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Female Scholar-Athlete: U. Merion’s Mateja plays to music of the English language

Friday, 3rd April 2009

Categories Girl's/Women's, High School  

By Bridget Letukas, Posted 4/3/09

Next fall, Upper Merion senior goalie Lauren Mateja, having been accepted into its Honors Program, will step onto the campus of Mercy College in Dobbs Ferry, N.Y., eager to study English.

After spending her freshman year thinking she would study psychology and her sophomore year intent on studying biology, the musically and literally-inclined Mateja settled in on the field of English by her junior year. She hasn’t looked back since.

“It’s a long process to try to decide your major,” she says.  She credits a devoted teacher and the “brilliant” works of literature for helping her to find her passion.  “I fell in love with the language.”

English isn’t the only passion for Mateja, the Longstreth Female Scholar-Athlete of the Week. She began playing the viola in seventh grade and now serves as the section leader and orchestra librarian at her high school.

The diverse Mateja is able to find the words to connect the two disciplines.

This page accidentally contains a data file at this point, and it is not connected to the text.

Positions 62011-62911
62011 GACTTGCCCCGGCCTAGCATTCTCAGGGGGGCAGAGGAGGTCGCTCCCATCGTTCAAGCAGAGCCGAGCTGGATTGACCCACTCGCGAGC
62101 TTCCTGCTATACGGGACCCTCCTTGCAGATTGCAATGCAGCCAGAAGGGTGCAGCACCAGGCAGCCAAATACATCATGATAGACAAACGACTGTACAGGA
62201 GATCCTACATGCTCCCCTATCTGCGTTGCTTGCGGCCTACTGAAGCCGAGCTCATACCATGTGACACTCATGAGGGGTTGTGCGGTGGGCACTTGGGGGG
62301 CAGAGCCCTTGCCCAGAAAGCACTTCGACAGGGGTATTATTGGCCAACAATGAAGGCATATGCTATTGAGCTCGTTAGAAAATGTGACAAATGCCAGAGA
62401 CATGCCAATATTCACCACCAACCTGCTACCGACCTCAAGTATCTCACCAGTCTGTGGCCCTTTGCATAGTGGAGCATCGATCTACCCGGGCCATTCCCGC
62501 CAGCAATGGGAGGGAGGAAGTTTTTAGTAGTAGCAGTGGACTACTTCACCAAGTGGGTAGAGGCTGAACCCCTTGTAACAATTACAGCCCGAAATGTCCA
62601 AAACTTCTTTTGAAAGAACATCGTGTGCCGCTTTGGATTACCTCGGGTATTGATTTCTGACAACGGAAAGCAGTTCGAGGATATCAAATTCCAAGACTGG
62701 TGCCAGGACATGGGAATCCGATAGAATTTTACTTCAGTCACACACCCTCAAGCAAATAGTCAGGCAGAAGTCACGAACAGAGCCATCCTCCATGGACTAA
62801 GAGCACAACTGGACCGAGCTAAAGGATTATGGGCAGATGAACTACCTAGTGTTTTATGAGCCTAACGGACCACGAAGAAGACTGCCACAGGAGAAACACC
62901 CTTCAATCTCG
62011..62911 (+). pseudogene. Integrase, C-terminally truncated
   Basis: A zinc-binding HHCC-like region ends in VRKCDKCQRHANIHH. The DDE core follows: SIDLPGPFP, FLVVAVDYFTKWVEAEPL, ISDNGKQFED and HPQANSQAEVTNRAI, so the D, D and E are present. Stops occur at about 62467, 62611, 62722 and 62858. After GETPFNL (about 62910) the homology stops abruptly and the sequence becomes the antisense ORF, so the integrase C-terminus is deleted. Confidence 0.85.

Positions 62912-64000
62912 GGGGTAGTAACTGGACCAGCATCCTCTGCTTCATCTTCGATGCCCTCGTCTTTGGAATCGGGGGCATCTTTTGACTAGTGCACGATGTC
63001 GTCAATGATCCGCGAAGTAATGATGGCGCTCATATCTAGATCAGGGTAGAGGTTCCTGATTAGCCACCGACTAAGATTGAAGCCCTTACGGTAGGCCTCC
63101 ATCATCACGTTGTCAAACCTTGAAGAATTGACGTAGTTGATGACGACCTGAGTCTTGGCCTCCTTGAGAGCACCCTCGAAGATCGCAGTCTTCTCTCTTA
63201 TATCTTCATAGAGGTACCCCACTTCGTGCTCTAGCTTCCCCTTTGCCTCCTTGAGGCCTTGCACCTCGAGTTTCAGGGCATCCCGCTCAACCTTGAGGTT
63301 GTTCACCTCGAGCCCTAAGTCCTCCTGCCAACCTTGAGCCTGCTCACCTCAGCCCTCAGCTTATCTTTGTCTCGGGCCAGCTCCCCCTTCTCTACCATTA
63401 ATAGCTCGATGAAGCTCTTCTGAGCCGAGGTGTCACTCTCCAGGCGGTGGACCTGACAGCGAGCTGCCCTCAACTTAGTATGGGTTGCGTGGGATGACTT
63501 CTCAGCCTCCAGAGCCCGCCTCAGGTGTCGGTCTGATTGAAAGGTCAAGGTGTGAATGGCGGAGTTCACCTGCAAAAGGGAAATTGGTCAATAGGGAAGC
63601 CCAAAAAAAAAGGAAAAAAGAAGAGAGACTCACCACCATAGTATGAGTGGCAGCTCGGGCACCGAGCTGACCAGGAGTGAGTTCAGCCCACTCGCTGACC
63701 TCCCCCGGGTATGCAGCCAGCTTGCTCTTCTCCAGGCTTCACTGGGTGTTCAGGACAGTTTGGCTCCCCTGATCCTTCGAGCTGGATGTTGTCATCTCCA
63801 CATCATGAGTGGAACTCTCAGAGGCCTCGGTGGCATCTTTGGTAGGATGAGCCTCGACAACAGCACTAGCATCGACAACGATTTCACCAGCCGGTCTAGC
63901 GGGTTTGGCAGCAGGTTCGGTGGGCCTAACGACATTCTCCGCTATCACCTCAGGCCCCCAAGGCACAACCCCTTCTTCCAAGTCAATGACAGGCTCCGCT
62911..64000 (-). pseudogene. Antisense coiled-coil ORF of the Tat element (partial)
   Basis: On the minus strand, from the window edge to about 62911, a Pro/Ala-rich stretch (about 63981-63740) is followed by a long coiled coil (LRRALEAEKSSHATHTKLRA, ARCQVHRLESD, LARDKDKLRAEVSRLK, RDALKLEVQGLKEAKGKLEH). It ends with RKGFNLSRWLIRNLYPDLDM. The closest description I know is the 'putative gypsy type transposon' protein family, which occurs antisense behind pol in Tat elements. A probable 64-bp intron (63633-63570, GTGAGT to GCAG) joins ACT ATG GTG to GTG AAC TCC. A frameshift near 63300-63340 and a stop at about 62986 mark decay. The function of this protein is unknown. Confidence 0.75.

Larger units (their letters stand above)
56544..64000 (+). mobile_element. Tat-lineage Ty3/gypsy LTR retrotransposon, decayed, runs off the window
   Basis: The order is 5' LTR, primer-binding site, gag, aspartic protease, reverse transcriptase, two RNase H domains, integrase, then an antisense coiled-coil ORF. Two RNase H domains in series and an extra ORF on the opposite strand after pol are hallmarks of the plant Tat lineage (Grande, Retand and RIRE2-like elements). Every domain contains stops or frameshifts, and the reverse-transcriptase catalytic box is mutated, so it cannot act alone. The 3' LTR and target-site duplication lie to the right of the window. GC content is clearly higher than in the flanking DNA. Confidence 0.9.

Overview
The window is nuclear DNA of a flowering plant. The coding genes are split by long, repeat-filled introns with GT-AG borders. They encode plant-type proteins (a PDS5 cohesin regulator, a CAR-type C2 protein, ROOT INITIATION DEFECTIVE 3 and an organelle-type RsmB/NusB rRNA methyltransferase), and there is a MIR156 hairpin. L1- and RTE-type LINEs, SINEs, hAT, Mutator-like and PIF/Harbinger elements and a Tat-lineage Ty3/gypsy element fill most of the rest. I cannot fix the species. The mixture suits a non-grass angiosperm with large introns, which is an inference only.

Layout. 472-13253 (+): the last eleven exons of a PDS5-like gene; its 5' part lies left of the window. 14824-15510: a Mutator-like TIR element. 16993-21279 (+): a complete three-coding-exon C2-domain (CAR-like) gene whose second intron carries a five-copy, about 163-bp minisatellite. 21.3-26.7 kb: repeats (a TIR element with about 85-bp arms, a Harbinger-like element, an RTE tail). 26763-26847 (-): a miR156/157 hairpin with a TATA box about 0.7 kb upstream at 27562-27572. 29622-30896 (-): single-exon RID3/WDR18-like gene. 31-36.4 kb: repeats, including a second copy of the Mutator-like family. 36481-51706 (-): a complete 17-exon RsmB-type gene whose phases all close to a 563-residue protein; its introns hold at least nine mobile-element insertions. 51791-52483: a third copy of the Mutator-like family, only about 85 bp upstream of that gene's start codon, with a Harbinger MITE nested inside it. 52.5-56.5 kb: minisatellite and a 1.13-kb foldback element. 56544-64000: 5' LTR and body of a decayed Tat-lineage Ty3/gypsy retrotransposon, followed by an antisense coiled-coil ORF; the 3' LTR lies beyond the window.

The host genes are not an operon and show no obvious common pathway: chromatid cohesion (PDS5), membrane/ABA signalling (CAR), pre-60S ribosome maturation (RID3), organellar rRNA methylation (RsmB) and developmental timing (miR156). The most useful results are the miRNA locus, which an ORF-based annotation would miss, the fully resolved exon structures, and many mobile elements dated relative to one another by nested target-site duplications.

“Comparing English to athletics, everything just has to come in sync for everything to make sense,” said Mateja, a member of the National Honor Society and the National Spanish Honor Society.

On the field, Mateja and her Viking teammates seem to making a lot of sense these days as they seek to improve on last year’s 5-12 record.  Mateja cites a skull session during which the team listed 10 goals for the season as the catalyst for their current winning record of 3-2.

More importantly, from the meeting, emerged an all-important team motto.  Mateja summarizes it in plain English: “It’s not the mistake, it’s what you do after it.”

Recently, the quote helped inspire the team to a “huge” 6-5 victory over Plymouth Whitemarsh.

However, Mateja, who recently wrapped up participation in the high school production of “Hello, Dolly!” just two weeks ago, thinks the saying has greater meaning than just a missed shot or a sloppy pass.

The honors student, who names her two siblings as her greatest models of inspiration, easily applies the team’s motivating literary phrase to life.

“You can’t take an eraser to the past,” she said. “You live your life not worrying about the past.  You have to look forward.”

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